54% of US companies are sure that this is a tech talent shortage that prevents them from innovations

Risk of Disruption and Downtime:

Despite efforts to minimize disruption, legacy modernization projects carry inherent risks of downtime, data loss, and operational disruptions. Migrating critical business processes and data to modernized systems requires meticulous planning, testing, and contingency measures to mitigate the risk of adverse impacts on business operations.

How to Modernize Legacy Applications?

Modernizing legacy applications can be successfully accomplished with a strategic approach that takes into account the unique challenges and complexities associated with outdated systems. One commonly adopted framework for legacy application modernization is the 7 R's approach. Such an approach makes it easier to evaluate and prioritize modernization initiatives.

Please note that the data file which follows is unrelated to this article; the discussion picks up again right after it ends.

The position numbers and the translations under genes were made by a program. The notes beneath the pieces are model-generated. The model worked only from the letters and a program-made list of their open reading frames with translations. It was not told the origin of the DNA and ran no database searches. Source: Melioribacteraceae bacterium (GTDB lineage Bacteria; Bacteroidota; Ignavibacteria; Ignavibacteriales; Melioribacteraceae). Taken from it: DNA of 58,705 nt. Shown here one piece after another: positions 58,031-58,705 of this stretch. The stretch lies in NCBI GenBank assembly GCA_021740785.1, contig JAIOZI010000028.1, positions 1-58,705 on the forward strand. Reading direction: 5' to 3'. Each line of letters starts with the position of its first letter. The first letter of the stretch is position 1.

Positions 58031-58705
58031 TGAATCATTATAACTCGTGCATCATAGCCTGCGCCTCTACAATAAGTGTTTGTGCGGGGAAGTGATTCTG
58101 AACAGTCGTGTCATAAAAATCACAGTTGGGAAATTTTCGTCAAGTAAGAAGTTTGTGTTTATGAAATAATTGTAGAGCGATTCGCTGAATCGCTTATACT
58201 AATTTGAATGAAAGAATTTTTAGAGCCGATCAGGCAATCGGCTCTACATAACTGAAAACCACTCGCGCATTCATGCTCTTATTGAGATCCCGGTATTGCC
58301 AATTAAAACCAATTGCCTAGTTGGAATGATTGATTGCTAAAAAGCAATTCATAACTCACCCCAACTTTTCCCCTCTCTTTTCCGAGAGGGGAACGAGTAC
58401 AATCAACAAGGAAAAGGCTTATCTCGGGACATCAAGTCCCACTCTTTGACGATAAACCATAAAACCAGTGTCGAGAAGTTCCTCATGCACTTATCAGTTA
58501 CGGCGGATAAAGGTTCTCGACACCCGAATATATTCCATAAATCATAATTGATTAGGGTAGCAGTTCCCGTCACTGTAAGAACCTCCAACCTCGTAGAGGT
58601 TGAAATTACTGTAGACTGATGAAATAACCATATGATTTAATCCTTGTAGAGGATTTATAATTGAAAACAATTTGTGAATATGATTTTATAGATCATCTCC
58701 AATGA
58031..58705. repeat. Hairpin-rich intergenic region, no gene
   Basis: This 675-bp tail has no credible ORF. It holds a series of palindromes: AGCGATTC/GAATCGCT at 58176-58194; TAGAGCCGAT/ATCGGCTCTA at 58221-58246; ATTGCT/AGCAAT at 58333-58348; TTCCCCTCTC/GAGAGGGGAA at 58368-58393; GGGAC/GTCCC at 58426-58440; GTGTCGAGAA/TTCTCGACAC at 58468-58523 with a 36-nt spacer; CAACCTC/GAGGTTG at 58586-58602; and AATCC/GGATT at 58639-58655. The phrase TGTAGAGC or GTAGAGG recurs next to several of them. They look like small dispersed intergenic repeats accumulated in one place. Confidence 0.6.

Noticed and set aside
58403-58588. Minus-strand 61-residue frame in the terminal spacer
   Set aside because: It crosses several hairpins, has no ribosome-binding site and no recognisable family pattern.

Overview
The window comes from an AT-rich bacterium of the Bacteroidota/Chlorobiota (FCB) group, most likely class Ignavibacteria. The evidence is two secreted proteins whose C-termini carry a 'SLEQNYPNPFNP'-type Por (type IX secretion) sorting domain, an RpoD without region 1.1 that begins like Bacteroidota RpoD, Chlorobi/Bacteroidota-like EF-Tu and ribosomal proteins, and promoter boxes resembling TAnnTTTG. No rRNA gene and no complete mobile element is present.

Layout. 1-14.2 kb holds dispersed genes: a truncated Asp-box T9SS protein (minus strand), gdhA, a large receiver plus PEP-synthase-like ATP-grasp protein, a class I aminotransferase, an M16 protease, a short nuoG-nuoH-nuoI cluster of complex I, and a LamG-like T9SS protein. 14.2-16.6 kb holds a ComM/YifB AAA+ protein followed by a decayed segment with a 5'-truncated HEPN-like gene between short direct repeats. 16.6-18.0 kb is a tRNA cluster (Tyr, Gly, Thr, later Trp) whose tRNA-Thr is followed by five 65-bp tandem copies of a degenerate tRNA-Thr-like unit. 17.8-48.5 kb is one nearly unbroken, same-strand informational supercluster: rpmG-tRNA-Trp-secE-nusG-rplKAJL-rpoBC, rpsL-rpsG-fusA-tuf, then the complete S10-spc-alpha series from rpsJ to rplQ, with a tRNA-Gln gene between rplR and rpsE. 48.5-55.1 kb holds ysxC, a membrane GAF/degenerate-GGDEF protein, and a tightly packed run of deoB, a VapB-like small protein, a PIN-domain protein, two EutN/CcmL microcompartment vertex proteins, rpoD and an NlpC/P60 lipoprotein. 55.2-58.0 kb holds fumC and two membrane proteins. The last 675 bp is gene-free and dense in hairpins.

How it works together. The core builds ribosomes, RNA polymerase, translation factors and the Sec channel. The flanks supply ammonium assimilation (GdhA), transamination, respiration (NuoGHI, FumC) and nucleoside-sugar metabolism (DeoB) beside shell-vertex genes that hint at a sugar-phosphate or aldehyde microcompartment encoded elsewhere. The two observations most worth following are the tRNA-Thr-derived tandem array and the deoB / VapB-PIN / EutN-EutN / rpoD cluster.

1/ Retain/Encapsulate

This approach doesn't involve rewriting any code. Instead, it focuses on preserving the core functionality of the legacy application by encapsulating it within a modern container. Imagine encasing an old but still functional light bulb in a sleek, modern lampshade — you retain the essential functionality while enhancing the user experience.

Best practices:

Ensure the encapsulation layer facilitates integration with new systems and provides a modern user interface.

Example from fintech: US bank wraps its legacy core banking system within a modern API layer and thus, enables seamless integration with its primary mobile banking application.

2/ Rehost

This means just moving the legacy application to a new environment, often the cloud. Like lifting your old furniture and placing it in a brand-new penthouse — the furniture remains the same, but the environment is vastly improved. This way, you:

  • Improve scalability and spend money efficiently